Home » What happens when you get blissfully lost in Trinidad, Cuba

What happens when you get blissfully lost in Trinidad, Cuba

written by Jen Welch April 1, 2017
Trinidad Cuba

It’s always a risk setting down the guidebook and venturing out alone, but when I did so in Trinidad, it became one of the most memorable days of my Cuban adventure. I discovered local food, met a local man on a mountain who showed me where to go for an even more authentic local experience, and so much more…

When you meet seasoned travelers on the road you often hear them disregarding Lonely Planet recommendations and Tripadvisor’s top-rated restaurants, claiming that these are “too touristy”. It sounds smarmy, but they’re right – the top-rated restaurant is always more expensive and overcrowded, because you weren’t the only person reading those reviews. The best way to have a real adventure is to rid yourself of expectations and figure it out for yourself (hint: local Cubans i.e. Intrepid guides make that easy…). And that’s what I did in the perfectly-preserved colonial town of Trinidad.

Cuba Trinidad colonial

RELATED: 5 REASONS TRINIDAD IS CUBA’S REAL STAR

Myself and a friend were a little hungover, and in 80+ degrees Fahrenheit, a milkshake was all we wanted – a refreshing, hydrating beverage. Bruce Lee once said: “A goal is not always something to be reached, it often serves simply as something to aim for”. I don’t know if he went backpacking much but that line is so relevant to life on the road. You can aim to achieve something with your day – like find a milkshake, for example – but in a developing country like Cuba some factors are out of your control.

Cuba road

We did pretty much a full circuit of the town to find one, being sent in a million different directions each time we asked someone new. This was no hardship since this town is a maze of picturesque cobbled streets, dotted with colorful Cadillacs and horses hiding in the shade – being lost here is an absolute pleasure. We concluded that everyone was either lying about where the milkshakes were and/or didn’t understand us. It didn’t really matter…

On our travels we also found a little hole in the wall serving food, a queue of locals forming. There was only one thing on the menu. Well, there wasn’t actually a menu at all, you just told them how many you wanted, and what you received was a bowl of pork, rice and spinach. It was delicious.

Hoping to burn off these newly acquired calories, we walked up what the locals call ‘the mountain’. This was a vast overstatement – no way would it qualify as a mountain – but we certainly broke a sweat. Taking the path straight up from Plaza Mayor, cobblestones turned into a dusty track, and at the top of a 30-minute incline sat a Radio Tower. From here you can see 360-degree views of the surrounding countryside, and it is well worth the sweaty walk (I’d recommend going in the morning before the sun gets too fierce).

Cuba Radio Tower

The view from Radio Tower

Even better than the view is the Cuban dude who sits up there with his dog, waiting eagerly for people to arrive thirsty and tired. He sells cold, refreshing beverages (“Finally!” we thought, still sad about the milkshake). Our new friend took us up a rickety ladder to a higher vantage point, where with a shabby yet functional pair of binoculars he pointed out sugar plantations in the nearby Valle de los Ingenios, as well as the ceramic plants that supply the town with its trademark rustic roof tiles.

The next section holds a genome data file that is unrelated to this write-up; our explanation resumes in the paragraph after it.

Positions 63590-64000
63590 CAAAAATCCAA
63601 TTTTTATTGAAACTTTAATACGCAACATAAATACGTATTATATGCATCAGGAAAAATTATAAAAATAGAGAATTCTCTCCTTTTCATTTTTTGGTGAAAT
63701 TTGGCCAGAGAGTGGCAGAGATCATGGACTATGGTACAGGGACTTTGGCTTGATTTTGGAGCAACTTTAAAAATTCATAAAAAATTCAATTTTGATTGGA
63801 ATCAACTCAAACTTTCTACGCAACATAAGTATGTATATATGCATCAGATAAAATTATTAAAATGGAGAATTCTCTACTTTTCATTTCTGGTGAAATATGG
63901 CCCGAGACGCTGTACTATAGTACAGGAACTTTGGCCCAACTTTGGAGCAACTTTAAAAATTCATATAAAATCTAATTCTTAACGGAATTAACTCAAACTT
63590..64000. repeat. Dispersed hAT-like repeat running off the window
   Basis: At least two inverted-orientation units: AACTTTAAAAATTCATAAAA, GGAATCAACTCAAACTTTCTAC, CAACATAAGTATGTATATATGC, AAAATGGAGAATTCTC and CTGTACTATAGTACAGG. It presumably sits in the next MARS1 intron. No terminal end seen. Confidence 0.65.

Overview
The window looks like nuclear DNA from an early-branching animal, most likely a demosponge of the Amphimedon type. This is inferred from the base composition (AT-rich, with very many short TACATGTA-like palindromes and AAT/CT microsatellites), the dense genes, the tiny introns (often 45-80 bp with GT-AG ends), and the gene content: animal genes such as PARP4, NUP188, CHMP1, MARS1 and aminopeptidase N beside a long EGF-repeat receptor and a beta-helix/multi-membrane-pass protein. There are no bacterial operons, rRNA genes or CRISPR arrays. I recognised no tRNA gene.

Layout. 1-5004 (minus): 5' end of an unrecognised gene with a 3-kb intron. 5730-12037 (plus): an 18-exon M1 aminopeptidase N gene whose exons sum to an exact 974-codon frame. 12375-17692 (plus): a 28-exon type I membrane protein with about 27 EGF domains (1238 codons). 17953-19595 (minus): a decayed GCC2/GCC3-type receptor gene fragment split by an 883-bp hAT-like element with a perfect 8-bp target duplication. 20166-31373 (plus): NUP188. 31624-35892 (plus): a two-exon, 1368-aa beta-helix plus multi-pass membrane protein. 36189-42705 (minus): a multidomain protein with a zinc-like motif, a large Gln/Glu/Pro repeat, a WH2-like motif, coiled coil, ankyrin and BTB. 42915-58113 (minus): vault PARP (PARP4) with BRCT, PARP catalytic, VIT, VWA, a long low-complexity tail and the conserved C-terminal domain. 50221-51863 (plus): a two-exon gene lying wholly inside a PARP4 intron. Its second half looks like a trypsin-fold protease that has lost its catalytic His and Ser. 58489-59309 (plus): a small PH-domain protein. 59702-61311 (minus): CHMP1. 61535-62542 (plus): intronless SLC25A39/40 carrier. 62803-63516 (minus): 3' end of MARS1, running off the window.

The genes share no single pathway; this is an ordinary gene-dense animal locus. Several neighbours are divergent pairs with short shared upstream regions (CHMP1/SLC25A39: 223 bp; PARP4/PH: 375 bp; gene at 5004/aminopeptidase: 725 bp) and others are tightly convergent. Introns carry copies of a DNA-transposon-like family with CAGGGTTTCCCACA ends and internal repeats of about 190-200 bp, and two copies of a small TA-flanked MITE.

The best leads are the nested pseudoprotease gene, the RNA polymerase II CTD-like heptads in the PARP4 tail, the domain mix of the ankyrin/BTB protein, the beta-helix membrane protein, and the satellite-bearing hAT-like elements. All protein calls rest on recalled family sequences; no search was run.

RELATED: WHAT IT’S REALLY LIKE BEING A SOLO FEMALE TRAVELER IN CUBA

Through the binoculars he also pointed out a river where locals were swimming. Being pretty damn hot in this sun we thought that taking a dip sounded like a great idea, so once he’d told us which road to take, off we went! Near Trinidad there are some lovely beaches if you fancy a swim, but this seemed like a great alternative.

We walked down a dusty track out of town for two or three miles, passing locals splish-splashing in various little streams, cooling down their horses and themselves. They say that time has stood still in Cuba for decades, and nothing conveyed this better than seeing locals using horses as a mode of transport like we would a car.

Cuba Trinidad horses

We made it to a river running underneath a bridge that has once been used for a train track. We assumed it was disused as there were a number of children sitting casually on the tracks, dangling their legs above the water below. We clambered down to the water’s edge and swam in the pool.

Let me tell you, nothing cures a hangover like being submerged in cool water. A truck drove down to the water at one point and stopped, and we thought he was figuring out how to cross the river, but it turned out he was there to wash it, just like the horses we passed earlier.

We were surrounded exclusively by locals – we hadn’t seen one other gringo along the path since we left town. It was a wonderfully authentic view of Cuban life, cooling down in a river rather than a white sand beach where the cocktails come hand-in-hand with the sun loungers. Eventually we came up from the water and crossed back over the rickety bridge to head back into town, satisfied with our discovery of so much more than a milkshake.

Tempted to see all of Cuba’s highlights (including Trinidad) for yourself? Check out Intrepid’s 15-day ‘Best of Cuba’ tour.

US citizen? This 9-day ‘Hola Cuba’ trip is designed just for you!

Image Credits (top to bottom): colorful Trinidad c/o Intrepid Travel, all the rest c/o Jen Welch

Feeling inspired?

You might also like

Leave a Comment



Back To Top